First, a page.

Notes on Prayer: John 17:1-5

Continuing the post-Easter celebration of the Passion and Resurrection of Jesus, during the upcoming weeks (through Pentecost) in this Monday Notes on Prayer feature, I will be examining the great prayer (or prayer-discourse) of Jesus in John 17. This prayer is unique due to its form and position within the Gospel of John. Like other instances of Jesus’ sayings and teachings in the Gospel Tradition, as they are adapted and included in the Fourth Gospel, Jesus’ words here reflect a distinctive Johannine discourse format. Indeed, chapter 17 represents the last of the great discourses of Jesus—it serves as fitting conclusion, not only to the Last Discourse sequence of 13:31-16:33, but to all of the prior discourses as well. Many of the words, images, and themes from the earlier discourses are recapitulated and restated here. It is thus proper and fitting to refer to chapter 17 by the term “prayer-discourse”. Even though it is technically a monologue, with Jesus addressing God the Father, certain structural and formal attributes of the discourses can be detected. This discernable literary style, so distinct to the Gospel of John (and absent from the Synoptics), of course, raises questions as to the relationship between chapter 17 as we have it, and the original/authentic words of Jesus. However, this is a question which applies to all of the discourses in John and cannot be limited to Jesus’ Prayer in chap. 17; I will, for the most part, not be addressing it in these notes.

The Prayer-Discourse of chapter 17 is extremely rich and complex, and may be outlined or divided numerous ways. At several points, I will offer my own structural analysis; to begin with, it would seem that verses 1-5 have a clear chiastic structure, and can be treated as a unit:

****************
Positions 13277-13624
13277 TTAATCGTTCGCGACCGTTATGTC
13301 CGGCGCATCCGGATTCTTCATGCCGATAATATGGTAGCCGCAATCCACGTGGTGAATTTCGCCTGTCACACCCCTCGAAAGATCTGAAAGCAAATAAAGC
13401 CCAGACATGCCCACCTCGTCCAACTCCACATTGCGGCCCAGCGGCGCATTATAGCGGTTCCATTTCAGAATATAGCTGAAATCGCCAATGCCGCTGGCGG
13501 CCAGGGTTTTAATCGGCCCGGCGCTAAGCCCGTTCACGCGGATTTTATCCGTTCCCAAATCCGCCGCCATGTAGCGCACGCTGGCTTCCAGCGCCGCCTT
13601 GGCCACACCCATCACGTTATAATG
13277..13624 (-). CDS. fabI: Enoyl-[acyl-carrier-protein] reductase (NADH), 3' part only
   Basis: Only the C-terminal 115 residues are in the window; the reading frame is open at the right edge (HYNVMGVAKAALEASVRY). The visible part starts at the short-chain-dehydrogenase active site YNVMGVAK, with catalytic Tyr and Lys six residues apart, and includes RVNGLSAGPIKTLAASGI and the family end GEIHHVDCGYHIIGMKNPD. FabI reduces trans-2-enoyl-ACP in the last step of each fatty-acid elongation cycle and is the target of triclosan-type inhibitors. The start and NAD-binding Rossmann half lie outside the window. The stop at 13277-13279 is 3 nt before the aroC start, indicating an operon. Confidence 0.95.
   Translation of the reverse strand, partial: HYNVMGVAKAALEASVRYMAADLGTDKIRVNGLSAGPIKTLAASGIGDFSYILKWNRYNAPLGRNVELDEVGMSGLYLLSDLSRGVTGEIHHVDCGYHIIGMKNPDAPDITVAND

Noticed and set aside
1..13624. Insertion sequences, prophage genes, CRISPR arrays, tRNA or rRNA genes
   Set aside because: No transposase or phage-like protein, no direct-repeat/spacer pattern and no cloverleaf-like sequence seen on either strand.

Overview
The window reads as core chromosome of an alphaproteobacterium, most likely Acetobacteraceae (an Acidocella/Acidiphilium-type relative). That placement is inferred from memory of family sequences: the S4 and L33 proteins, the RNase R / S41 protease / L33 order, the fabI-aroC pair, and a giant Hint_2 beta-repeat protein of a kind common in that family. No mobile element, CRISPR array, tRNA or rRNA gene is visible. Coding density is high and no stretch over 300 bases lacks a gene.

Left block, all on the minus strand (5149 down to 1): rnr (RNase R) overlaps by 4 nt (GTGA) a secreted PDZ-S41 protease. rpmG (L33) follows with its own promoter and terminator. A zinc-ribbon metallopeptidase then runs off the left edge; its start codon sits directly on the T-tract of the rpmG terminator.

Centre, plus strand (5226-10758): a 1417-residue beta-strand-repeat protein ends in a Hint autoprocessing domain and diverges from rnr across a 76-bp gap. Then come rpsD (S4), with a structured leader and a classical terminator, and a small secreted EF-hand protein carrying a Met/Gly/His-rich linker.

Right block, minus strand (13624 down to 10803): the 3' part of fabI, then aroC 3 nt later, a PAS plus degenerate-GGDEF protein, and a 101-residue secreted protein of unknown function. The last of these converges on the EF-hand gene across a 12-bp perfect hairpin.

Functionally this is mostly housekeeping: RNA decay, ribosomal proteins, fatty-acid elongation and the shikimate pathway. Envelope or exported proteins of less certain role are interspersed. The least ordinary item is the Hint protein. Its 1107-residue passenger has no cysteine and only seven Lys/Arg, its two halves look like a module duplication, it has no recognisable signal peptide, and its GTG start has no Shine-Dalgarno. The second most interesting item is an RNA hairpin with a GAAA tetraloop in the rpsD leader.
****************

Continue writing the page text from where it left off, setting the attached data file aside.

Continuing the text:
• Request for the Father to give honor/glory to the Son (v. 1)
      • Jesus’ authority over all the Father has given to him (v. 2)
        • Statement on “eternal life” in relation to the Son and Father (v. 3)
      • Jesus’ work involving all the Father has given to him (v. 4)
    • Request for the Father to give honor/glory to the Son (v. 5)

John 17:1-5

Verse 1

The narrative introduction (v. 1a) to the Prayer-Discourse, with the action/gesture of Jesus described, is similar to the moment of prayer in the Lazarus scene (11:41), and also reflects the earlier episode in 12:27-28ff (see below). The language and imagery, however, is traditional, and can be seen elsewhere in the Gospels, as for example in the miraculous feeding episode (Mark 6:41 par; cf. John 6:5). Overall, in the Johannine context, these simple words take on added meaning:

“Yeshua spoke these (thing)s and, lifting up his eyes unto heaven, said…”

Three details, distinct to the theological (and Christological) language of the Johannine discourses, can be noted here:

    1. On the surface, and at the narrative level, the verb “spoke” (e)la/lhsen) simply refers to Jesus’ words to his disciples after the ‘Last Supper’ (13:31-16:33). However, throughout the Gospel of John, Jesus repeatedly makes the point that everything he “speaks” (vb. lale/w) or says comes from what he (as the Son) has heard God (the Father) say to him. It is part of the wider Johannine theme of Jesus’ intimate relationship to, and identification with, God the Father. The most relevant passages in this regard are: 3:31-34; 5:30ff; 7:16-18; 8:26-29, 38-40ff; 12:49; 14:10, 24ff; 15:15; cf. also 6:63; 16:13.
    2. Here the verb “lift up” (e)pai/rw) refers to Jesus’ reverent gesture of raising his eyes upward during prayer. However, again, the verb ai&rw (“take [up], lift, carry”), along with others related to “raising, lifting, etc” (a)nabai/nw, u(yo/w), features prominently in the Johannine Discourses. The image of Jesus being “lifted up” has a two-fold meaning: (1) his death on the cross, and (2) his return to the Father—both aspects inform the idea of his being “glorified” (cf. below). Some of the most significant passages are: (a) for ai&rw, 1:29; 10:18, 24, and the resurrection context of 11:39, 41; (b) for u(yo/w, 3:14; 8:28; 12:32, 24; (c) for a)nabai/nw, 1:51; 3:13; 6:62; 20:17, and note the contrastive play on words in 7:8ff; 12:20, etc.